I quite like the idea of a new waterfront recreational and restaurant area, and agree with proponents that it could add to the life of the city. I just think the proposals so far have been for the wrong bit.
I think the heritage considerations of the Esplanade area are sufficiently significant to warrant thinking again about the site of future waterfront development, and I don’t just mean the built environment. Having said that, I think the built heritage value in that precinct deserves a good deal more consideration than is being shown in the current proposal.
There’s a growing and quite healthy small bar and restaurant scene coming along in the block bounded by St George’s Terrace, William and Barrack Streets, and a good portion of the attraction is filling in the heritage buildings along the little side streets. I think more towering office blocks would further overshadow these existing heritage buildings.
One of the uses to which the Esplanade has been put by Western Australians is as a site for protest. I can’t count how many social justice, workers’ rights and peace movement marches have started and/or ended on the grass at the Esplanade. This includes, of course, the recent protest to save the Esplanade.
Perhaps it is a sign of the decreasing propensity of Western Australians to protest much at all that this sense of history can be so easily set to one side.
I’m not so wild about the argument that Riverside Drive should be preserved. Try as I might, I can’t get as excited about the heritage value of roads. That may be a deficiency, but, if so, it’s one I’m prepared to live with. I agree that Riverside Drive divides the city from the river in a way that prevents pedestrian access.
In my opinion there are strong reasons for relocating the site of the proposed development to the area at the eastern end of Supreme Court Gardens.
Firstly, it’s a car park. It’s ugly. If a reason not to develop that part of the city is that it’d spoil the view from the Concert Hall, stop to think what kind of a view it has at the moment. By contrast, the only real view from the Convention Centre is from windows looking over the Esplanade (albeit, you have to look past the train station). The artists impressions of the proposed development has 30 storey buildings blocking that view.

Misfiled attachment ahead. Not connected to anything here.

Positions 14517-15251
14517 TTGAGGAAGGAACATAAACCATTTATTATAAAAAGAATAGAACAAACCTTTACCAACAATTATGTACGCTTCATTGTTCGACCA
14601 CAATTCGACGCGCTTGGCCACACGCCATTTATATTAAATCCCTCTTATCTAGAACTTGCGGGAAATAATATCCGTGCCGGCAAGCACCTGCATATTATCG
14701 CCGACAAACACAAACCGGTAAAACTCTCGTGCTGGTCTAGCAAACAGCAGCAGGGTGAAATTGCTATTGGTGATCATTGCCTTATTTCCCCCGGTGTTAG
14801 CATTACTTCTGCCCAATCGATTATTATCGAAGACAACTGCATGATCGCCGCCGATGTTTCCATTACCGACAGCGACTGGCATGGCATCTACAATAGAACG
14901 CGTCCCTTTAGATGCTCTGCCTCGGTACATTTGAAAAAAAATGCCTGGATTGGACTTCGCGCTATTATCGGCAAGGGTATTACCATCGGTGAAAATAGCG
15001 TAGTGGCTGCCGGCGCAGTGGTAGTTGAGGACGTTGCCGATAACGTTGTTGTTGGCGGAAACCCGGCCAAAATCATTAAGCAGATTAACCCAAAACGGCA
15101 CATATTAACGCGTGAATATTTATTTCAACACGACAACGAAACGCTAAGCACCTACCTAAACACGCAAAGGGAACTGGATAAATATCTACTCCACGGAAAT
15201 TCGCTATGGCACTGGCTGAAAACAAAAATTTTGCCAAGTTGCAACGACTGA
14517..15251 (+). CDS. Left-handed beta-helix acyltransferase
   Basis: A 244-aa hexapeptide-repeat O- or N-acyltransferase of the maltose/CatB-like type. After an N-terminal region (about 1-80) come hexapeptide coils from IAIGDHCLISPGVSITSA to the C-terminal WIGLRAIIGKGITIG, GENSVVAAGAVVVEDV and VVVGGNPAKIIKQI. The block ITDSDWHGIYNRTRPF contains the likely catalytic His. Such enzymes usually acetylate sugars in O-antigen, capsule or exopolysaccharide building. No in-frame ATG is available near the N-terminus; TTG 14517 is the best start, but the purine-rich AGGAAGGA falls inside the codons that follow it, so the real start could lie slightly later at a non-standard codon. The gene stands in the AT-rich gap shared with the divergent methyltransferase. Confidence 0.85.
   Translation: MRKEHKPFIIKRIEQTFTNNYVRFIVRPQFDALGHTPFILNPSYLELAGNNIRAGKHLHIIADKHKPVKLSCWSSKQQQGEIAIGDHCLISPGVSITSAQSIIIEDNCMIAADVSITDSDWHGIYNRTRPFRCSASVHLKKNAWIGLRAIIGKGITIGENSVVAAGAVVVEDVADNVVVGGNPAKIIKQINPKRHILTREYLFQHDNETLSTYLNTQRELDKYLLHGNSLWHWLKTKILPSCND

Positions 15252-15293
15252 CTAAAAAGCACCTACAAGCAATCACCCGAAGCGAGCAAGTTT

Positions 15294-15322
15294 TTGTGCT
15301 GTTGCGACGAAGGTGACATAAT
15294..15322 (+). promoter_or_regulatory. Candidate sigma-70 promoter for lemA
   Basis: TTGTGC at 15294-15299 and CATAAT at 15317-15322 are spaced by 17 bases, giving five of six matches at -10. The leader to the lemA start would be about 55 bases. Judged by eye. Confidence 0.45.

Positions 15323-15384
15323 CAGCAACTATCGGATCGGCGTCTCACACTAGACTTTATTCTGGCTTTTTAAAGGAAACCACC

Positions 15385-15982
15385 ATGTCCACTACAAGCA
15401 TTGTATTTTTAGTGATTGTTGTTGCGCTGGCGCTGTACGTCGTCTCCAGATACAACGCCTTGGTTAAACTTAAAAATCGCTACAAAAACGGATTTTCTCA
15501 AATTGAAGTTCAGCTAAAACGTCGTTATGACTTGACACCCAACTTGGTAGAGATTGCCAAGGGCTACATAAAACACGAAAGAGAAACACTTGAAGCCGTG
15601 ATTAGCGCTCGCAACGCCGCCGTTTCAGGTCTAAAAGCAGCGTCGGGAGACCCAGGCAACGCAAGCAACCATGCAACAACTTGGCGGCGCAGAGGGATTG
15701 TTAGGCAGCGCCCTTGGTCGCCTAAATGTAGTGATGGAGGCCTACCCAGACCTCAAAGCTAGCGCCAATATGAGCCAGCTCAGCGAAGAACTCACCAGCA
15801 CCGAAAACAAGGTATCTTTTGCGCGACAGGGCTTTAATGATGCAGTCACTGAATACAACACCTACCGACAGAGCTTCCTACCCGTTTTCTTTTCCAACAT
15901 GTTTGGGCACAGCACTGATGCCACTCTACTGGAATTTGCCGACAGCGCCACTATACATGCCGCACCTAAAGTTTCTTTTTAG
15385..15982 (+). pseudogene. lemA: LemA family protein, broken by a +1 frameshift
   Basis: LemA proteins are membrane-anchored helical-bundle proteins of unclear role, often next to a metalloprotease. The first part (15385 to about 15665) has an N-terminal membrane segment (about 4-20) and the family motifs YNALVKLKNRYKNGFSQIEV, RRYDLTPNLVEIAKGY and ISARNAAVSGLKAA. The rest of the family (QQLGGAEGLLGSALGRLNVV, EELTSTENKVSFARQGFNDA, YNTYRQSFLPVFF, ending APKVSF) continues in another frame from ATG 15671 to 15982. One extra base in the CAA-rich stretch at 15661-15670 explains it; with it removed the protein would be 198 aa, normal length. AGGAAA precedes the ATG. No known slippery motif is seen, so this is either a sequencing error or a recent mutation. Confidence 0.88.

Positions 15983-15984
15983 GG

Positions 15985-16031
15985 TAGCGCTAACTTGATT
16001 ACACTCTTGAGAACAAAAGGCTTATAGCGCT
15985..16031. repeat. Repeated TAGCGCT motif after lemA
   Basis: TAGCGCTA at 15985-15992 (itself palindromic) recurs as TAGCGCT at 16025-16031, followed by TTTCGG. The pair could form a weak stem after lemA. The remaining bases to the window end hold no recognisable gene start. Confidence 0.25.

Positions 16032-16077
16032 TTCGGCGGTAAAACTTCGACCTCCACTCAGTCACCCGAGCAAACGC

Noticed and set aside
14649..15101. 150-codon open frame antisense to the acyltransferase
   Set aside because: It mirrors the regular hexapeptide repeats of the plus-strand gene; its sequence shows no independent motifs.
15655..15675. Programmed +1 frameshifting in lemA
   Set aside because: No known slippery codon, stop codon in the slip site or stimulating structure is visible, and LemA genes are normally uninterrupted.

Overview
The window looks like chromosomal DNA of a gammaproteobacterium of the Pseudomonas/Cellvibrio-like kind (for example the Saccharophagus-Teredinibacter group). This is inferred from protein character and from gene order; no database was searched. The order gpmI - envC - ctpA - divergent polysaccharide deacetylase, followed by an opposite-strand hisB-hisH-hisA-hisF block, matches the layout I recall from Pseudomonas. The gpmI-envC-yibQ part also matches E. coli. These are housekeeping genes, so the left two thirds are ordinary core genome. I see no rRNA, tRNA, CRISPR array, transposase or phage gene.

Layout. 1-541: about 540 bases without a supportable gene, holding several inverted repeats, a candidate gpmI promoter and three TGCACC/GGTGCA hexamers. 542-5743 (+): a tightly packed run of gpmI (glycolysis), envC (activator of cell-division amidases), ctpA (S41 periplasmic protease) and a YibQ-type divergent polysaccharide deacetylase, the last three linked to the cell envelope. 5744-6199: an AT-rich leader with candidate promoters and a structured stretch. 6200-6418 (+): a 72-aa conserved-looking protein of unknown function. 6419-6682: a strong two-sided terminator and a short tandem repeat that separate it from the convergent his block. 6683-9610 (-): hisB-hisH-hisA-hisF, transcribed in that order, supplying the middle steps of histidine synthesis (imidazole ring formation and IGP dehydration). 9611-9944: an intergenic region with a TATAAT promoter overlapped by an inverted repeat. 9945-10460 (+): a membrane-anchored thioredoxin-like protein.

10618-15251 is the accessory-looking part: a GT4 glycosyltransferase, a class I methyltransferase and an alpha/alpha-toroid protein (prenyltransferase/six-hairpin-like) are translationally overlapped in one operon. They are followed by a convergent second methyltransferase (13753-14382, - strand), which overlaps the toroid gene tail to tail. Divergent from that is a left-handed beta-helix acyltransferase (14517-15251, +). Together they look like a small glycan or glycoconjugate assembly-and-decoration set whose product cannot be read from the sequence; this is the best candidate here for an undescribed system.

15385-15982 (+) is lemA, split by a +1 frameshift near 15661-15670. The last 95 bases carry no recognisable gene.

Secondly, it would extend rather than merely consolidate the connection between the city and the waterfront. What the government is talking about now is revitalisation of the relationship between the city and the river, not creating a new relationship. That’s fine as far as it goes, but it is a limited vision that comes, as I have said, at too high a price in terms of what is lost.
Thirdly, and finally for now, it would promote the development of the social and economic life of the eastern end of the city. A great deal of construction is taking place providing high-density residential buildings in that part of the city. A waterfront development further along the riverfront would inject a bit of life into that part of town. Yes, there’s development at the Causeway, but here is a chance to build a more rounded, better connected whole.
In recent years Langley Park has become the site of some aeronautical shenanigans from which many Western Australians get a fair amount of enjoyment. It’s a spectacle that promotes Perth to a global television audience. I am sure that there is a way to ensure that a development replacing the car park in front of the Concert Hall does not impinge on that event.
But even if it did, is that truly sufficient reason upon which to base development decisions such as this? Really? An air show?
Though a disallowance motion in the Legislative Council was defeated by the government this week, and there is a danger that parties have assumed entrenched positions, it’s not too late to change your minds, members. Once you’ve destroyed the Esplanade we won’t get it back.
Don’t do it.